Over the past five, ten or twenty years, your group has worked long and hard to develop its business. You’ve become successful.
But now, you see threats everywhere: threats from the hospital that wants to employ you, threats of forced ACO participation, threats of replacement by paraprofessionals, threats of competition from national groups and the staffing services masquerading as groups, threats of competition by breakaway partners, employees and subcontractors who think that they can do it for less (and who fear replacement more than you do), and threats of competition from those of your colleagues who see no need for you to earn a profit in return for your financial contributions and years of management work.
So, as a result, you’re circled the wagons, protecting your group from both internal and external threats.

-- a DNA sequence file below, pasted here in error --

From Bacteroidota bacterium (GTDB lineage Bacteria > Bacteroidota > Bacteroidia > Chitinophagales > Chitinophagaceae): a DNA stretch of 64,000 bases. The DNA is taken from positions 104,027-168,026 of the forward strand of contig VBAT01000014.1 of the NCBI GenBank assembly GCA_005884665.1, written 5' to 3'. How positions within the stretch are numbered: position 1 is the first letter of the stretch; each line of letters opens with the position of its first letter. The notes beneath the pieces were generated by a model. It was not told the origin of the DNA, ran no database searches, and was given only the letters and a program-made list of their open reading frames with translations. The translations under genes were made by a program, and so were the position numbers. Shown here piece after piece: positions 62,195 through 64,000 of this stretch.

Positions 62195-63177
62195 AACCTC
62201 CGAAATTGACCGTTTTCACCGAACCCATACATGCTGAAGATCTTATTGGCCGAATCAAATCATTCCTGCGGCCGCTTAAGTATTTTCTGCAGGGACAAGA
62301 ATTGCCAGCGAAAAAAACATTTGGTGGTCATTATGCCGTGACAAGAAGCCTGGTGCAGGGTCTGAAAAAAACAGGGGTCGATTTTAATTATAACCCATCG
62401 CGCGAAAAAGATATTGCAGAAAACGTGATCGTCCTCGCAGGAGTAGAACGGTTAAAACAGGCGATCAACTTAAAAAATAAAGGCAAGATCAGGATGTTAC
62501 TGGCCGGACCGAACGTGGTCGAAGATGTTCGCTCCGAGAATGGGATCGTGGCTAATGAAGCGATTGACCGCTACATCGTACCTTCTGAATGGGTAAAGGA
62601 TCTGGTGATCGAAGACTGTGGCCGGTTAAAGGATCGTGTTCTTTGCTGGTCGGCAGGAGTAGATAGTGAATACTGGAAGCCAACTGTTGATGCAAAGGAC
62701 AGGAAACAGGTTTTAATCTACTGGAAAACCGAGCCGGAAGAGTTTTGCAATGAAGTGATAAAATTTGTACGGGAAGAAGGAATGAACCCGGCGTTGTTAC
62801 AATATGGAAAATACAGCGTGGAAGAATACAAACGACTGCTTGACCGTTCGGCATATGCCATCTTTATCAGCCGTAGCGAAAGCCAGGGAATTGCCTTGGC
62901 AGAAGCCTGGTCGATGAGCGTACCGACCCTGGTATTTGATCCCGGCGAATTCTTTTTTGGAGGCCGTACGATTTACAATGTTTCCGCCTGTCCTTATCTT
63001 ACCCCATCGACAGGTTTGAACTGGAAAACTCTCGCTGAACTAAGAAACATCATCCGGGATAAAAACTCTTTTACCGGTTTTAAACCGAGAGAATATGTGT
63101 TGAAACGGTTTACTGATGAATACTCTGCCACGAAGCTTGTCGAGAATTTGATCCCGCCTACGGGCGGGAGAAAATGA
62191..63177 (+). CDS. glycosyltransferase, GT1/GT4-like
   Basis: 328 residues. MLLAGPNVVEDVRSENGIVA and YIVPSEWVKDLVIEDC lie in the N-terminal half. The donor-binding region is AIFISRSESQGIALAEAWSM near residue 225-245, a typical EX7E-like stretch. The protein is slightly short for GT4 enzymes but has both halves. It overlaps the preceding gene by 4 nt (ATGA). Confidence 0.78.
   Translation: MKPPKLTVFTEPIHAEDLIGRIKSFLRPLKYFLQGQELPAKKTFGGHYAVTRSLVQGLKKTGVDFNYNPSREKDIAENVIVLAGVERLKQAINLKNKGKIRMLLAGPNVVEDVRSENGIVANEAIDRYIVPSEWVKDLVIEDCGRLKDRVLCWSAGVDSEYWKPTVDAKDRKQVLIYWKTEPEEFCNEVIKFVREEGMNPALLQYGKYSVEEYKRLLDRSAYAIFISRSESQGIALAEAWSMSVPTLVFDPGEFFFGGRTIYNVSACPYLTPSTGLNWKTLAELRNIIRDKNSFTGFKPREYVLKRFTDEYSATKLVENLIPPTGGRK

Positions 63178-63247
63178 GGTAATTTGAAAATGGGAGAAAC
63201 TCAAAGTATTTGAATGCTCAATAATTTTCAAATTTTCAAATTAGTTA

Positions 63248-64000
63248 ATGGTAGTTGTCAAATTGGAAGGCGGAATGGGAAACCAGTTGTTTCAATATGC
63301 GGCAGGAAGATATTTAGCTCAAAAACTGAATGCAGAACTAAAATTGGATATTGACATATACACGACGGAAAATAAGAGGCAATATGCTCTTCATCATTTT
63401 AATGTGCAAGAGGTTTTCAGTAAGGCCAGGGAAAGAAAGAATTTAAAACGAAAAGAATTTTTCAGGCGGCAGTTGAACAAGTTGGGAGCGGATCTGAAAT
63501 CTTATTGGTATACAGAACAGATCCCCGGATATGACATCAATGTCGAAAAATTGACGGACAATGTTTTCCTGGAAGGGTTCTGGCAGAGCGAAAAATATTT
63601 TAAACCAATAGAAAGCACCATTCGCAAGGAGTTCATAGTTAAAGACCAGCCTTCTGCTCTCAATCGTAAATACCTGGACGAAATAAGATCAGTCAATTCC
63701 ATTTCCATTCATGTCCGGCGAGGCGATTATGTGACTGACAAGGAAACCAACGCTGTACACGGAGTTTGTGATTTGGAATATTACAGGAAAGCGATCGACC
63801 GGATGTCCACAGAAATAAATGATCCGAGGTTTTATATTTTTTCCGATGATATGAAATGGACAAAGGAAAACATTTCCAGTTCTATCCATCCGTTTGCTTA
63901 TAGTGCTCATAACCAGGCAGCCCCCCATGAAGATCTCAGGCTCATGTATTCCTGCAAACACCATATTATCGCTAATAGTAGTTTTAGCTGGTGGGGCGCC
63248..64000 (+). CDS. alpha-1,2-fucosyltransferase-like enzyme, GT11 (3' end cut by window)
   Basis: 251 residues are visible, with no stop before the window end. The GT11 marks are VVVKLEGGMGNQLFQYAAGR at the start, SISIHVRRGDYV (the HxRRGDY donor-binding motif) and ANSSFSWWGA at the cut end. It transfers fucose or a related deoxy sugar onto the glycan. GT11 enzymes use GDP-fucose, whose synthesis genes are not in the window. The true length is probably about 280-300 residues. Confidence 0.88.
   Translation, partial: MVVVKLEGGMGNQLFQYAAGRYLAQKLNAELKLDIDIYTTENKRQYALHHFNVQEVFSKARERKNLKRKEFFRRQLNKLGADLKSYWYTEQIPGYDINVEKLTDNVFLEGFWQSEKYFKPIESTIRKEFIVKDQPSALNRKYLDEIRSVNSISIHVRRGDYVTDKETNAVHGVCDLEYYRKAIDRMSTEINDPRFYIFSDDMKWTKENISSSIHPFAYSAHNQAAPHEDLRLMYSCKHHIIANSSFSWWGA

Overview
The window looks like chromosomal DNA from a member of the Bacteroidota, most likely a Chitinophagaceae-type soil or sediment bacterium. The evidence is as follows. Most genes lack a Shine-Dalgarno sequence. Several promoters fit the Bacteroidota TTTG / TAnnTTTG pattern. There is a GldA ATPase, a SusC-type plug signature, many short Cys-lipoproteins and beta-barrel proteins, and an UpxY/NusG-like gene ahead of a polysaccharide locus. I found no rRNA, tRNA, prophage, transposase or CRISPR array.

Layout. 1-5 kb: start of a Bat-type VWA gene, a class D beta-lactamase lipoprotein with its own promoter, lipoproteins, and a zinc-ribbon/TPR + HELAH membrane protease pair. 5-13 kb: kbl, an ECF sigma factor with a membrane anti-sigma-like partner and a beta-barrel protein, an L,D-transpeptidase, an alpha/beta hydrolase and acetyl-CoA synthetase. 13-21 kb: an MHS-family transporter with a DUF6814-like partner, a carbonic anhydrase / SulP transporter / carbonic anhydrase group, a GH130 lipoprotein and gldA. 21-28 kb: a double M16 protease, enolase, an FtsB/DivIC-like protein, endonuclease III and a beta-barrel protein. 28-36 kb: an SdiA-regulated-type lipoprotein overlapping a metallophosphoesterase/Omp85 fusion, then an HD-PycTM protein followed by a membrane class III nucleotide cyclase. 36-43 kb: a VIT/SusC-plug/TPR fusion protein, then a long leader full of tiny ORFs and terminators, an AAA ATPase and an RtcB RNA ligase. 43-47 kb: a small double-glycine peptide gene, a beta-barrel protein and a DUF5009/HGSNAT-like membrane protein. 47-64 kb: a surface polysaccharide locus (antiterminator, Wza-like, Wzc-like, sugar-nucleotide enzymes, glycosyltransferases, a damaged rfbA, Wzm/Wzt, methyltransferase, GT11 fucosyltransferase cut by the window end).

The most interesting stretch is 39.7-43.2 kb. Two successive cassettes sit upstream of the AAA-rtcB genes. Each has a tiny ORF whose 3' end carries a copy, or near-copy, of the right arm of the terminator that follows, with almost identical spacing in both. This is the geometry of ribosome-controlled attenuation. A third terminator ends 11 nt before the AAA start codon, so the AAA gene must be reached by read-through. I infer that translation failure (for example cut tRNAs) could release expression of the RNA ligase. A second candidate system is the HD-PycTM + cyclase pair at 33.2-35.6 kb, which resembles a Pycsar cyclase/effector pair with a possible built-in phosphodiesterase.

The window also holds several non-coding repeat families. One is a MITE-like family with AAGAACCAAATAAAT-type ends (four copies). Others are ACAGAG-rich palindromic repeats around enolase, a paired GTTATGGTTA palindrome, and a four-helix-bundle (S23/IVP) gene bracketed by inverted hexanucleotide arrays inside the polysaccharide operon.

Not a bad move in and of itself — but bad if that’s where you’ve stopped.
That’s because adopting a purely defensive position can never advance your group’s future, it can only delay something from happening to you.
In order to succeed, you need to cause the “happening,” you need to take charge of creating your own transformative future.
What if your partners won’t agree? That’s why strong leaders are required and why participatory “leadership” is in reality an absence of leadership. Get new partners. Go out on your own.
It won’t work, you say.
You’re right, it won’t work for you. Send me your resume, I may know someone who’s looking to hire, just about when you’ll be looking for a job.